Tuesday, November 9, 2010
Book Review: The Boys of '98 by Dale L. Walker
The Boys of '98 is the complete and colorful story of the Rough Riders, led by Colonel Theodore Roosevelt. The book covers the recruitment of its members, their training in Texas and Florida; and their battles at Las Guasimas, Kettle Hill, and San Juan Hill. The book also describes why America went to war over Cuba, and how victory in the Santiago Campaign was achieved against the odds.
In this book, Dale L. Walker blends the politics and attitudes of the times with the personalities of the war, such as newspaper correspondents Richard Harding Davis and Stephen Crane, and, most particularly, the man behind the Rough Riders--Theodore Roosevelt. The use of primary sources--including his interviews with the three remaining Rough Riders, Roosevelt's autobiography, and newspaper accounts—make for an excellent account of this “Splendid Little War”. The horrors of the fighting are mixed with the humor of a poorly planned, blundering attack conducted by an American volunteer force with little or no military training or experience. The American volunteers would of course persevere, as they have done in every American war.
Roosevelt’s Rough Riders, as described in the book were a collection of cowboys, frontiersmen and wealthy Eastern city boys and athletes seeking a piece of the action. They were not professional soldiers, and during the Spanish-American War these “Boys of 98”, spent only a few months in the military. The book describes their lack of cohesion as a fighting force in the description of the Rough Riders assault on San Juan (Kettle) Hill. Walker writes that, as the Gatling guns of Lieutenant John H. Parker provided a cover, Roosevelt ran ahead, jumping a wire fence was quickly separated from the main body of his regiment and had to return to gather them. “We didn't hear you,” the men said, “we didn't see you go, Colonel; lead on now, we'll sure follow you.” Even with this blundering the cocky and confident Rough Riders managed to accomplish the task before them through grit and determination.
One wonders if the Rough Riders have made such a name for themselves and their accomplishments at Kettle Hill and San Juan Hill without the attention of the war correspondents that followed their every step. Probably so, since Theodore Roosevelt, former Assistant Secretary of the Navy was involved as the assistant commander of the regiment. He attracted great attention in the U.S. and among the media wherever he went, whatever he did, or said. There is no question that the correspondents, like Richard Harding Davis, contributed greatly to the story of the Rough Riders. The press had its best reporters in Cuba focused on the Rough Riders: Stephen Crane of the World (and The Red Badge of Courage), Edward Marshall of the Journal, Frederic Remington of the Herald, and others.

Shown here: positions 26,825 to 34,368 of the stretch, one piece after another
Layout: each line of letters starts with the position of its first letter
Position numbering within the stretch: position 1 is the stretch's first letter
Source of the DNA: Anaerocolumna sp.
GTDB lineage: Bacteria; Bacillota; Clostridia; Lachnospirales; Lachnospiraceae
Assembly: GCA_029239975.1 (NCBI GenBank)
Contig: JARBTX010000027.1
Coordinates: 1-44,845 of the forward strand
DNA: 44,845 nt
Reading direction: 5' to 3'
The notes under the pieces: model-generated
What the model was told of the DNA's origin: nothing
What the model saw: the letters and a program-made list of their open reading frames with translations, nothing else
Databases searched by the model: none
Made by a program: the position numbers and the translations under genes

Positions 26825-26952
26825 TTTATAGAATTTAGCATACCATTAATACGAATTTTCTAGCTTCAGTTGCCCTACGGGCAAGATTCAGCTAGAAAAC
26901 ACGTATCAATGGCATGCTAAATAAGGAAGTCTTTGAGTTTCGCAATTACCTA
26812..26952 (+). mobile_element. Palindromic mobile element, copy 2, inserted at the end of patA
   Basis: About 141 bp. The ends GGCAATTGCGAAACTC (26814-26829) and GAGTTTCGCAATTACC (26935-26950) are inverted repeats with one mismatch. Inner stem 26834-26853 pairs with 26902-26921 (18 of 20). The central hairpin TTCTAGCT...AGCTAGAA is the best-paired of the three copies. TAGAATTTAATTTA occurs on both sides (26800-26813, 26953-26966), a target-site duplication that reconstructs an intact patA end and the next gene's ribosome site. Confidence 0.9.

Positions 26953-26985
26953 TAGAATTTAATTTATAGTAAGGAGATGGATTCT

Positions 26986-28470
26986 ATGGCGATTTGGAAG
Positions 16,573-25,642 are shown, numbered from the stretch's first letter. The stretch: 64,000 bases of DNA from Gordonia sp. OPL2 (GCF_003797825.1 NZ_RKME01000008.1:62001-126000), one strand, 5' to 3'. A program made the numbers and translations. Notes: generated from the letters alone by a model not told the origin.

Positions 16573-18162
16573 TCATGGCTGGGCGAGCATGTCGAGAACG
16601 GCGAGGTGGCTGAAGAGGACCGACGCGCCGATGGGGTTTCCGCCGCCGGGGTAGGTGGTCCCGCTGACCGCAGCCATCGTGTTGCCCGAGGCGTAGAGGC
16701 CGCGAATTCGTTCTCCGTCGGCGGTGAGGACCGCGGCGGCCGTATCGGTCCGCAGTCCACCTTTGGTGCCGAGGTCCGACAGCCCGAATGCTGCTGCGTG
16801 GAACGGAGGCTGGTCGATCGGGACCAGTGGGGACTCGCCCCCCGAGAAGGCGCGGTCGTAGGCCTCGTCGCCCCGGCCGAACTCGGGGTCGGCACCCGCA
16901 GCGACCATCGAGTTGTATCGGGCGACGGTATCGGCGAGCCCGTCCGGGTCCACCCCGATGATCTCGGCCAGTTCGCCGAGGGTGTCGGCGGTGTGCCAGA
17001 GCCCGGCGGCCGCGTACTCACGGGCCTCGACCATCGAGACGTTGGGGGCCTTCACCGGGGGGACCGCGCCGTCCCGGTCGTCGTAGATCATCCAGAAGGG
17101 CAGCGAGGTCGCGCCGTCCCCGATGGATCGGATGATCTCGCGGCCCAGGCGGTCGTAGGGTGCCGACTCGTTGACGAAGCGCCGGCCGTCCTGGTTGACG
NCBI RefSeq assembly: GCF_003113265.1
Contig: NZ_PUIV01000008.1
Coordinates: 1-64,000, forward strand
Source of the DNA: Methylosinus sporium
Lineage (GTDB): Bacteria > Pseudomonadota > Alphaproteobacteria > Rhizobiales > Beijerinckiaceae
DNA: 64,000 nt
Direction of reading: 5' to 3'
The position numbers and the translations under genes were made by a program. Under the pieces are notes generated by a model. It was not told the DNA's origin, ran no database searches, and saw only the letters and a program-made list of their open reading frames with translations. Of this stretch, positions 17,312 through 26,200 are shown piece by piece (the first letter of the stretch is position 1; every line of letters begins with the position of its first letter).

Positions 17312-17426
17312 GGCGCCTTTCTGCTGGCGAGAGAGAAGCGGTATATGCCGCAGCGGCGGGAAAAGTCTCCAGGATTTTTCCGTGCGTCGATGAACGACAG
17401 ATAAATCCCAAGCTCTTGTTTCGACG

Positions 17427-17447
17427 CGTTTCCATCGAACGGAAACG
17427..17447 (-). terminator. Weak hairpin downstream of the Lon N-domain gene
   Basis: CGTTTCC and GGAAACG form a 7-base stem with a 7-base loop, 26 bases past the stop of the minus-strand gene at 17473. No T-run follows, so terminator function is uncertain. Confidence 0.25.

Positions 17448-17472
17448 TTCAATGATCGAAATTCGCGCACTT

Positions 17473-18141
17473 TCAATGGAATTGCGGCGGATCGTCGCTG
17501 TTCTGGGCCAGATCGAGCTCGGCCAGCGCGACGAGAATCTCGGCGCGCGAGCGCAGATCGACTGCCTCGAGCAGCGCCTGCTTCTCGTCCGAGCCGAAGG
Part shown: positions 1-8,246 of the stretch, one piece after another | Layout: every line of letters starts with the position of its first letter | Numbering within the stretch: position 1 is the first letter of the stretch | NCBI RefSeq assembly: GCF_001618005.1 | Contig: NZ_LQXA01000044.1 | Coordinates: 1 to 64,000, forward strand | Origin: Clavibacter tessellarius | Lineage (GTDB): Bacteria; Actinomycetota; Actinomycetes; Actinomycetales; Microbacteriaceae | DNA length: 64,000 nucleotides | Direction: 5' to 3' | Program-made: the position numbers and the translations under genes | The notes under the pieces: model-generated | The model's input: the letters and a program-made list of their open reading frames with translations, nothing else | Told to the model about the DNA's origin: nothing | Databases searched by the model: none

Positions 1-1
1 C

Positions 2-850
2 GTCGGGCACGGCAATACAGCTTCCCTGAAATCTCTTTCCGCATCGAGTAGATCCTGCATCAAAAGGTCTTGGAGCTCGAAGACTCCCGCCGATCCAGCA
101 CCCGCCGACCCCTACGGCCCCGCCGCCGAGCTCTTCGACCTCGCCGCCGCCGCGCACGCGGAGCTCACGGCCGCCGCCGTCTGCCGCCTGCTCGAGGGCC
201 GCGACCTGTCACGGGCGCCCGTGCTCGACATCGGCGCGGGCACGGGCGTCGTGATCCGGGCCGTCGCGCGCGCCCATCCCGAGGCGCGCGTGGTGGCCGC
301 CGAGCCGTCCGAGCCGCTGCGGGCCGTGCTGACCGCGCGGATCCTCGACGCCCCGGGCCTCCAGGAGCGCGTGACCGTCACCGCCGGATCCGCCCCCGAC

Not all action in the book is centered on the infamous San Juan Hill. The Rough Riders' first action was the skirmish at Las Guasimas shortly after their arrival. Several correspondents, including Davis, Crane and Marshall, were there. Marshall was shot in the spine by a Spanish sniper and nearly died. Crane wrote a controversial dispatch in which he said the Rough Riders had no idea of the whereabouts of the enemy and were ambushed. Davis, who originally seems to have agreed with Crane, later denied the ambush theory and wrote of the battle as a triumph of American soldiering, a tribute to General Joe Wheeler's grit and Roosevelt's and Leonard Wood's leadership. Roosevelt was livid over Crane's reporting and denied his regiment had been ambushed. Out of about 1,000 American troops in the battle, 16 were killed and 52 wounded. Half the dead were Rough Riders--eight men--and 31 of the wounded. If it was not an ambush, Wheeler's force was at least surprised when the Spanish attacked.
It seems that much of the Spanish-American War, and particularly the Rough Riders' role in it, was a quest for a moment of glory by Roosevelt and his fellow soldiers and officers. Roosevelt believed in the "glory" of war. But until the opportunity came for him to participate in battle in Cuba, he had to be content with rattling his saber.
According to the book, his father, whom Theodore loved and admired had purchased his way out of serving in the Civil War, and Theodore may have been trying to erase what he thought was a blot on the family record. Several of the Rough Riders--including Leonard Wood, who originally commanded the regiment--were Indian war veterans, and there was something of a spirit of a "last chance for military glory" in the whole campaign. Buckey O'Neill, as much a symbol of the regiment as any man other than Roosevelt, saw the war as a chance to either get killed or win a general's star. He got killed.
For all his inexperience in the military, Roosevelt did an excellent job overall. He was great in acquiring supplies and transportation and he became a tough, courageous and inspirational leader of men in battle. The Rough Riders were an unmilitary regiment of volunteers made up of frontiersmen, and cowboys mixed with college boys from wealthy families, and Harvard and Yale athletes. It is a miracle and a tribute to Roosevelt that such a motley crew of men could be turned into a fighting force. Yet, they became fine troops and fought as dependably as any of the Army's Regulars during the war.
The Book “The Boys of '98: Theodore Roosevelt and the Rough Riders” describes all of this in an excellent fashion. By a fine mixture of primary and secondary sources, Dale L. Walker tells the story of this motley crew of American volunteers in a way that describes not only the big picture but also the plight of the individual soldier.